Family, Kids & Relationships

What to do if YOUR child is the cyberbully

Pinterest LinkedIn Tumblr

We’ve all heard about the dangers of cyberbullying. But what if your child turns out to be the one bullying someone else online?

It’s an extremely hard situation for parents to confront, of course. You may be feeling guilt, humiliation, anger, or disbelief. But let’s remember to lead with compassion, because it’s a sign that your child is going through something.

Kids who are involved in cyberbullying others are more likely to experience other issues as they grow up — including drug and alcohol use, self-harm, and even criminal convictions. But with your support, they can find alternatives to these worrying patterns of behavior.

Some of the common signs that your child might be harming others online:

  • Excessive and secretive use of digital devices
  • Reacts strongly when you limit phone use or screen time
  • Has multiple accounts on the same online platform
  • Has been involved in other bullying or cyberbullying incidents (either as victim or perpetrator)
  • Shows signs of IRL aggression

While no one wants to hear that their child is antagonizing others, families have an opportunity here to help repair the harm done, break the cycle of online abuse, and make the internet a safer place for everyone.

Admit there may be a problem

Even if you’re not sure, you need to be open to the possibility that your child is the aggressor. Keep in mind that they may not even realize they did something harmful, because cyberbullying can include subtle actions like:

  • Taking or sharing photos/videos without someone’s permission
  • Teasing someone and not knowing when to stop
  • Chiming in with others who are posting hurtful comments
  • Assuming fake identities out of boredom, and getting carried away

Talk calmly and objectively

Don’t yell or punish—instead, tell your child you’re here to figure it out with them. When you discuss what happened, start with the facts of what you’ve observed or heard.

Do, however, help them understand why it’s harmful. Your child might not understand what the big deal is, so help them get into the other person’s shoes. Ask questions about how they would feel if they were on the other side of this interaction.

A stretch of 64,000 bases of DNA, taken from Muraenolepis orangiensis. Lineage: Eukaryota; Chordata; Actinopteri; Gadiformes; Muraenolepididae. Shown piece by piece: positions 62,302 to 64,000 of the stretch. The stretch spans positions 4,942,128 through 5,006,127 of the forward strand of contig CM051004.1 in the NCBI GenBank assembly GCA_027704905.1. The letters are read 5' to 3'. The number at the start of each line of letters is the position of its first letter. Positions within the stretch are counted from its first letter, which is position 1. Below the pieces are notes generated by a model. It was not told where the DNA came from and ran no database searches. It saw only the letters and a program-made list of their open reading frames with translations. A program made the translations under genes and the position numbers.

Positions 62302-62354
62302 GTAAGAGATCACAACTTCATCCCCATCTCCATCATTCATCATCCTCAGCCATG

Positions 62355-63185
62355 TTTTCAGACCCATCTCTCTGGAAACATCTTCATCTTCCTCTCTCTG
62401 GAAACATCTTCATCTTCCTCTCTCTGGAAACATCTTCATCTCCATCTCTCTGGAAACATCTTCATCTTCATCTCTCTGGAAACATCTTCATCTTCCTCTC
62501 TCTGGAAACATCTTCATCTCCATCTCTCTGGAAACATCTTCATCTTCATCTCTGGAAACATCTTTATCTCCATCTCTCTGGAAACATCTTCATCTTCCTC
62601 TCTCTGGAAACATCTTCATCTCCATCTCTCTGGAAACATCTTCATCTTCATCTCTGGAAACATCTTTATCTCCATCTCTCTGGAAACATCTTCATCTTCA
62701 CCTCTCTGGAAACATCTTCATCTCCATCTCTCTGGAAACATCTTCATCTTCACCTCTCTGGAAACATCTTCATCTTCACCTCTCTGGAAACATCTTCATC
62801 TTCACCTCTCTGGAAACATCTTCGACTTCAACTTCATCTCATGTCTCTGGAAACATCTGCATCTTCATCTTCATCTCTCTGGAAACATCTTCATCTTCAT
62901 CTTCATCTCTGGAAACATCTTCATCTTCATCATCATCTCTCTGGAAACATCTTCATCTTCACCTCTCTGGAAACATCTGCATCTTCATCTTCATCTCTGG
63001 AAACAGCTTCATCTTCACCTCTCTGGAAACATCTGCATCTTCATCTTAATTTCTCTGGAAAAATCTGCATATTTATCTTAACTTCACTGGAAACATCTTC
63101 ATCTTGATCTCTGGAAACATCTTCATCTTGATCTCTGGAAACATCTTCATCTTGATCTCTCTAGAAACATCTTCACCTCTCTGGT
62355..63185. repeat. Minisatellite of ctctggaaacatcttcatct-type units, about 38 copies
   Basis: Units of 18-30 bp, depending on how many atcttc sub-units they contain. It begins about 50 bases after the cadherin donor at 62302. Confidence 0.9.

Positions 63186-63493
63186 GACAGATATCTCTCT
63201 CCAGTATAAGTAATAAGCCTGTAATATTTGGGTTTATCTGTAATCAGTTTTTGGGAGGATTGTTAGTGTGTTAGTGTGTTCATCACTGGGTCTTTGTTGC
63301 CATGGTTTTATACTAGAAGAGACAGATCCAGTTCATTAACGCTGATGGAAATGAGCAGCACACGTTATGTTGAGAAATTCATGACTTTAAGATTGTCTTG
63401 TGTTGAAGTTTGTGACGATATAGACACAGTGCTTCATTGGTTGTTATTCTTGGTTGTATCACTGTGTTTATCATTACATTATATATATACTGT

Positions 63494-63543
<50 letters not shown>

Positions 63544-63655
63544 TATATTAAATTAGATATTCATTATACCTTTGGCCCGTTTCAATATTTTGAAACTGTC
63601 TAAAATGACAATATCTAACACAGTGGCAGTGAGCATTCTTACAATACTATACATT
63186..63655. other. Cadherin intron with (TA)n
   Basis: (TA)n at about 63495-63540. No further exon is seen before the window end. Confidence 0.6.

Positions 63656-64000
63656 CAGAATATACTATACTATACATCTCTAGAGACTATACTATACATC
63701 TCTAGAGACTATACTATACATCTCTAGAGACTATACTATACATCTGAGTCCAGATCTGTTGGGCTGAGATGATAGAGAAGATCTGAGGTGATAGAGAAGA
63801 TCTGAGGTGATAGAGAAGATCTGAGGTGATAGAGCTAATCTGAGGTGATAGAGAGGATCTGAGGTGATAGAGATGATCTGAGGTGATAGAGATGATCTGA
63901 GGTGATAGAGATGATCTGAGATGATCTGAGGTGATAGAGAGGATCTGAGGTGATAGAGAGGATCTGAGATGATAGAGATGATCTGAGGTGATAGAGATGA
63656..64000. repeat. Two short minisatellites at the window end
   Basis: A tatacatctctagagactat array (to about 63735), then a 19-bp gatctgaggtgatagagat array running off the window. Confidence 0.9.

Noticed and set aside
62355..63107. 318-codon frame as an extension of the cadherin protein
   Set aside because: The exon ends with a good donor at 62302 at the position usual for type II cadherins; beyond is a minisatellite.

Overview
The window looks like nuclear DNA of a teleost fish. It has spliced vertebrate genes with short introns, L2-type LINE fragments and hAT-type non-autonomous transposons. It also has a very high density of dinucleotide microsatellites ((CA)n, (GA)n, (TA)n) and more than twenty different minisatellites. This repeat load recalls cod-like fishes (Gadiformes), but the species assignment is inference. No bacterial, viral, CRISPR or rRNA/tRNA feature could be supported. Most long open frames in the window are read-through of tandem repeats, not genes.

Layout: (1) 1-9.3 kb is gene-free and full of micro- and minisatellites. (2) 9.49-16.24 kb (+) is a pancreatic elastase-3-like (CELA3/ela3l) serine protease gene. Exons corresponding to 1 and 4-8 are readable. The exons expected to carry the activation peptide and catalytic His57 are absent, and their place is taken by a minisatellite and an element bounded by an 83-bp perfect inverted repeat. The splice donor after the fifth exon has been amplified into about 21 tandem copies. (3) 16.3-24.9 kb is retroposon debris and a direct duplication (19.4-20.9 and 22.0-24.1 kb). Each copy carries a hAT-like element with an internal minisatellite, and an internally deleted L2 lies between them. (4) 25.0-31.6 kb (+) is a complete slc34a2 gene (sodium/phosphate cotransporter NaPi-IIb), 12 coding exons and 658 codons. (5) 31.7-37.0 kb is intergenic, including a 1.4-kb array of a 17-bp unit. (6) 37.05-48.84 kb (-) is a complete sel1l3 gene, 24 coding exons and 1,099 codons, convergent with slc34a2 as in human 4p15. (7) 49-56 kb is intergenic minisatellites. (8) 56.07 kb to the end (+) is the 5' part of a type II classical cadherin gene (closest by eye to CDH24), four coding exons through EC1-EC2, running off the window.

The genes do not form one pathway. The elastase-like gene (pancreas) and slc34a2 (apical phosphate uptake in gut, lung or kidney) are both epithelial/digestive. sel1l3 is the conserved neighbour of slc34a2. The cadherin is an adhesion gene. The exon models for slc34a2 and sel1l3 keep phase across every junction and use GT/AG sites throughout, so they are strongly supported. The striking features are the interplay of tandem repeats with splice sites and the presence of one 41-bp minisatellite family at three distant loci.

Don’t label

Keep in mind that this situation, and this behavior, does not define your child. So rather than labeling them as a bully or mean kid, talk about it as a series of choices they made—and remind them that they can always make a different choice.

Find out why they’re doing it

There must be underlying reasons, so open up conversations with your child about what’s going on with them. Maybe they’re lacking confidence and just want to fit in, maybe they’re struggling with something at school or at home, maybe they’re lonely, or maybe they need a healthier outlet for their energy or stress.

Stop the bullying immediately

Make it clear that the harmful behavior needs to stop right away. Explain that you’ll need to monitor their online activity more closely — and that if they do it again, there will be a specific consequence, like not being able to use their phone for a certain length of time.

You can give them a choice: Maybe they would rather take a break from social media or their devices right away, so they’re not tempted to do something similar again. Having alternative activities for them to do will help them redirect their time and energy into something more productive.

Apologize directly

Work with your child as they admit to wrongdoing, form and deliver a genuine apology, and come up with a plan to improve the situation and prevent it from happening again. You will also need to speak to the victim’s family to let them know you are aware of what happened, you are taking it seriously, and you are working on the issue with your child.

Determine what interventions are necessary

If it’s your child’s first time being involved in cyberbullying, you might not need more than some ongoing family discussions — along with a change of scenery in the form of some IRL activities for them — to help turn things around.

But if you suspect your child is struggling with an aspect of their mental health, or has repeatedly harmed others, reach out to a school psychologist or family counselor for support.


Dealing with school closures, childcare issues, or other challenges related to coronavirus? Find support, advice, activities to keep kids entertained, learning opportunities and more in our Coronavirus Parents: Parenting in a Pandemic Facebook Group.

For ongoing updates on coronavirus-related issues and questions that impact children and families, please find additional resources here.




Joanna Eng is a freelance writer and editor, Lambda Literary Fellow, and co-founder of Dandelions, a parenting and social justice newsletter. She lives with her wife and child in the New York City area, where she is constantly seeking out slivers of nature. You can find her on Twitter @joannamengland.